Illustration: Liu Rui/Global Times
The EU General Data Protection Regulation (GDPR), considered the most wide-ranging and stringent data privacy law to date, took effect on May 25. Taking privacy protection as a starting point, the GDPR has strict regulations on collection, storage, use, transmission, transfer, disclosure and destruction of online personal data.
In the digital era, both internet and traditional enterprises are inevitably subject to its jurisdiction. Therefore, although the GDPR seems to be mainly aimed at personal privacy protection, it also has a big impact on cyber security and the digital economy. It reflects the strategic intention of the EU in cyberspace.
The GDPR can be regarded as a significant measure of the EU to cope with large-scale network monitoring and other problems. On the day it was implemented, the European Commission tweeted, "Europe is asserting its digital sovereignty and gets ready for the digital age."
The EU has been highly dependent on the US for cyber security and digital economy and lacked the power and influence commensurate with its global status in cyberspace. The implementation of the GDPR will not only have a significant impact on the EU, but also on global cyberspace. In this sense, the EU has established its discourse power and strengthened its influence in cyberspace through the GDPR.
But in the long run, the GDPR will pose risks to the EU's cyberspace strategy. It has significantly increased the cost of data collection and use. Large internet companies may be able to transfer the cost to users, but small- and medium-size enterprises (SMEs) will face large cost pressures. This will particularly affect startups and strangle innovation. Many SMEs based outside of the EU stopped their business activities in the EU market because of high costs.
There are few influential EU internet enterprises in the world. GDPR's suppression of innovation will further reduce the possibility of the emergence of EU internet giants, at the same time impeding the future business activities of multinational internet companies in Europe. The overly forward-looking policy perhaps will make the EU an isolated island for global data circulation.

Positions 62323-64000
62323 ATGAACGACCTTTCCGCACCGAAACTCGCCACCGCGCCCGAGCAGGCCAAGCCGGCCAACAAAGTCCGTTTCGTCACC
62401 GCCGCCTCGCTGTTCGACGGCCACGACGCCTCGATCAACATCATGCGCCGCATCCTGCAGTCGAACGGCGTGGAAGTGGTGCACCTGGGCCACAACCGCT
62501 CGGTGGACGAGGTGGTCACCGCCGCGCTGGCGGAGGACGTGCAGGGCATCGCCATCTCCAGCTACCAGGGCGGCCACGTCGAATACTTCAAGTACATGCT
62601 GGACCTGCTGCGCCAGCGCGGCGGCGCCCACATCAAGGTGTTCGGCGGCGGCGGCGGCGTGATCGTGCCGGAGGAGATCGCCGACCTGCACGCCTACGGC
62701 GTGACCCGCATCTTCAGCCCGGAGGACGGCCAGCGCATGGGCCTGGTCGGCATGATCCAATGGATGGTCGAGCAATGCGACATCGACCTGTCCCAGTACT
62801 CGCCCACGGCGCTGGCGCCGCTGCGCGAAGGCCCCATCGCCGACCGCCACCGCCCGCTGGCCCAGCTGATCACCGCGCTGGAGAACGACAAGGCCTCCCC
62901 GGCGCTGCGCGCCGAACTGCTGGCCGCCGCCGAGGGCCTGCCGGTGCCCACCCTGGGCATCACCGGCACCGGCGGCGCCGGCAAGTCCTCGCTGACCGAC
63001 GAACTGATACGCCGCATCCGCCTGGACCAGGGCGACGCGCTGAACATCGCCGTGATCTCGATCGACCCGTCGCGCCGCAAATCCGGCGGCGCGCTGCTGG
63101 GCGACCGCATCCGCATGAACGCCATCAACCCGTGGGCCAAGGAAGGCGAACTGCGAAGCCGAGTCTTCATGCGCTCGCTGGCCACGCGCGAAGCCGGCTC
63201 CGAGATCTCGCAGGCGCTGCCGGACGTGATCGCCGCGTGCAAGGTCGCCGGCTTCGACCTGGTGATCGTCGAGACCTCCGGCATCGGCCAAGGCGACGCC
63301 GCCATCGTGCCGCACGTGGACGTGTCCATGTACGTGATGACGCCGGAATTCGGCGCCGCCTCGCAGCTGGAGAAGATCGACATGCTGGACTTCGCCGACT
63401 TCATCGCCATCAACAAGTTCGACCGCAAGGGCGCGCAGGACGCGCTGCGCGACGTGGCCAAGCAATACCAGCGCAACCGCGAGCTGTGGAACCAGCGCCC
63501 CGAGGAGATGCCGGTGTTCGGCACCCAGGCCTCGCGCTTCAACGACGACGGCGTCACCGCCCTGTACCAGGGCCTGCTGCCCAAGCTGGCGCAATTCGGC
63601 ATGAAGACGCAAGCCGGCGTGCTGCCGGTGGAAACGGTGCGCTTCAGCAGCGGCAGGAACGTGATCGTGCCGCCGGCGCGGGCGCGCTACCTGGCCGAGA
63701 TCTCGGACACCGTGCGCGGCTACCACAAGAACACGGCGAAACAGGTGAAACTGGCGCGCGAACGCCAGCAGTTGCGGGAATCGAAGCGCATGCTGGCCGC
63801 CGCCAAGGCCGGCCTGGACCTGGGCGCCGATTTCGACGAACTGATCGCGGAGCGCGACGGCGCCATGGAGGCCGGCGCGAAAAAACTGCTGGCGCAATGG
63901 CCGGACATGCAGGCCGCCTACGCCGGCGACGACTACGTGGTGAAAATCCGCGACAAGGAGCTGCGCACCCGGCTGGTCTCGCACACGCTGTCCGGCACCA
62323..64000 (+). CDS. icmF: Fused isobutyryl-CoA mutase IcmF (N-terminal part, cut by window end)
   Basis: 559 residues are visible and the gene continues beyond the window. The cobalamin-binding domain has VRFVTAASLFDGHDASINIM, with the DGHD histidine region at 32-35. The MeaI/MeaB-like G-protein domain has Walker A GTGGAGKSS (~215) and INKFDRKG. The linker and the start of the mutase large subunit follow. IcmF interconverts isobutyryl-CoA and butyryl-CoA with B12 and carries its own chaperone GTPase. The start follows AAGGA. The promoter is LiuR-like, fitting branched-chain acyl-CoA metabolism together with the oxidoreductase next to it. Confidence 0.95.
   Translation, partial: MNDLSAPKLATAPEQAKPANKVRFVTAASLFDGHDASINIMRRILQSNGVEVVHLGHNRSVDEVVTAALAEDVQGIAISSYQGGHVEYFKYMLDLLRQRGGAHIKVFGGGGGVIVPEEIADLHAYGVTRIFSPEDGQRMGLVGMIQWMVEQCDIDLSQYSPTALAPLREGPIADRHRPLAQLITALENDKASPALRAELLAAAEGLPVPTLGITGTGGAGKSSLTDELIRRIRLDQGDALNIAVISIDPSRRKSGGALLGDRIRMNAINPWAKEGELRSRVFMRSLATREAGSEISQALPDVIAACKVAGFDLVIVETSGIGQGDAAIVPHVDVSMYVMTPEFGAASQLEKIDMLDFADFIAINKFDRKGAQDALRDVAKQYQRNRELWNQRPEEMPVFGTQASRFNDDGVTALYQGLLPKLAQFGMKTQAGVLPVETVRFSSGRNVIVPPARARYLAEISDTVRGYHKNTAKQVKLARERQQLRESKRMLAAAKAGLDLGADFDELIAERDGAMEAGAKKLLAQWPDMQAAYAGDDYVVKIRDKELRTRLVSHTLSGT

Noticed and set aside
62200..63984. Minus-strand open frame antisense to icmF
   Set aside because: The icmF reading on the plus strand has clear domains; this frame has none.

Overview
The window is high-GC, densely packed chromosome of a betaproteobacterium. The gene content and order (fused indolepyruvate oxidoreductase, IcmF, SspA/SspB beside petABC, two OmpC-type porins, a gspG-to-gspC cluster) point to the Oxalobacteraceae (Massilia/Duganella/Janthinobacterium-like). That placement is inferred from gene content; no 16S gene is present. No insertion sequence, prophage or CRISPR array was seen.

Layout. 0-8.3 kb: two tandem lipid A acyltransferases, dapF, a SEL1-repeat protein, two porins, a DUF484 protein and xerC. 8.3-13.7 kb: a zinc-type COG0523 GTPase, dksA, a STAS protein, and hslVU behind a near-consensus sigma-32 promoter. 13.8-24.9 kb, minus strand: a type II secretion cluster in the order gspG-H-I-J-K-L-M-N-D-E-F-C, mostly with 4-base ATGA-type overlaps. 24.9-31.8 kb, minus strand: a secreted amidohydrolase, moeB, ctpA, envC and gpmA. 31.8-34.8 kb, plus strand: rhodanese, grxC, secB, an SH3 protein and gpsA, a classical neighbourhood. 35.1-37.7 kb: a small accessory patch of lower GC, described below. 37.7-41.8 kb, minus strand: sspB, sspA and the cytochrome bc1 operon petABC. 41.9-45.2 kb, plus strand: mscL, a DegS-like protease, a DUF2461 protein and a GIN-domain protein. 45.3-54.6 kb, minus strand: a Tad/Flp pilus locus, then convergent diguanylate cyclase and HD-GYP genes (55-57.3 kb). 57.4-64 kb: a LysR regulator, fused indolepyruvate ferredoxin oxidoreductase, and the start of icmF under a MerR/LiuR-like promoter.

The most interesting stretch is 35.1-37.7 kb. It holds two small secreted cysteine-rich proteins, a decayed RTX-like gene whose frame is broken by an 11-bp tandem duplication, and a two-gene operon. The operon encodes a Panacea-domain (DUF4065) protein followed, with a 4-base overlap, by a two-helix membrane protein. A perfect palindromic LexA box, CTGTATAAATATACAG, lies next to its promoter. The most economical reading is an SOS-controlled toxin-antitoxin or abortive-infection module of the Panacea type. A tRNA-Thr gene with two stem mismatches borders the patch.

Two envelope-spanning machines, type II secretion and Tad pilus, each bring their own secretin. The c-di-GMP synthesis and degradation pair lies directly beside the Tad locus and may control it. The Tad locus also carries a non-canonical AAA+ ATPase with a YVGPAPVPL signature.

Although the EU adopted a two-year grace period before the GDPR became enforceable, companies are still confused about the requirements. Provisions of the GDPR are very stringent, forcing fundamental changes to the way the digital industry operates. Complaints were filed against Facebook and Google for falling foul of its regulations within hours of the new data protection law taking effect and they could face up to billions of dollars in fines. It's believed many enterprises are waiting to see whether they should make the EU the focus of their future business.
Moreover, according to the new legislation, only enterprises in countries recognized by the EU can transfer data unimpeded, others will have to pass tedious procedures full of legal risks. As a result, non-EU-recognized nations will adopt measures to restrict data flowing to the EU. Such division of the internet will affect users. The EU will be accused of increasing trade barriers in the name of privacy protection.
Cyberspace is facing paradoxes of freedom versus order and security versus development and any policymaking must be carefully weighed. It will take time to know if the GDPR will transform the EU into a formidable player or an isolated island of data.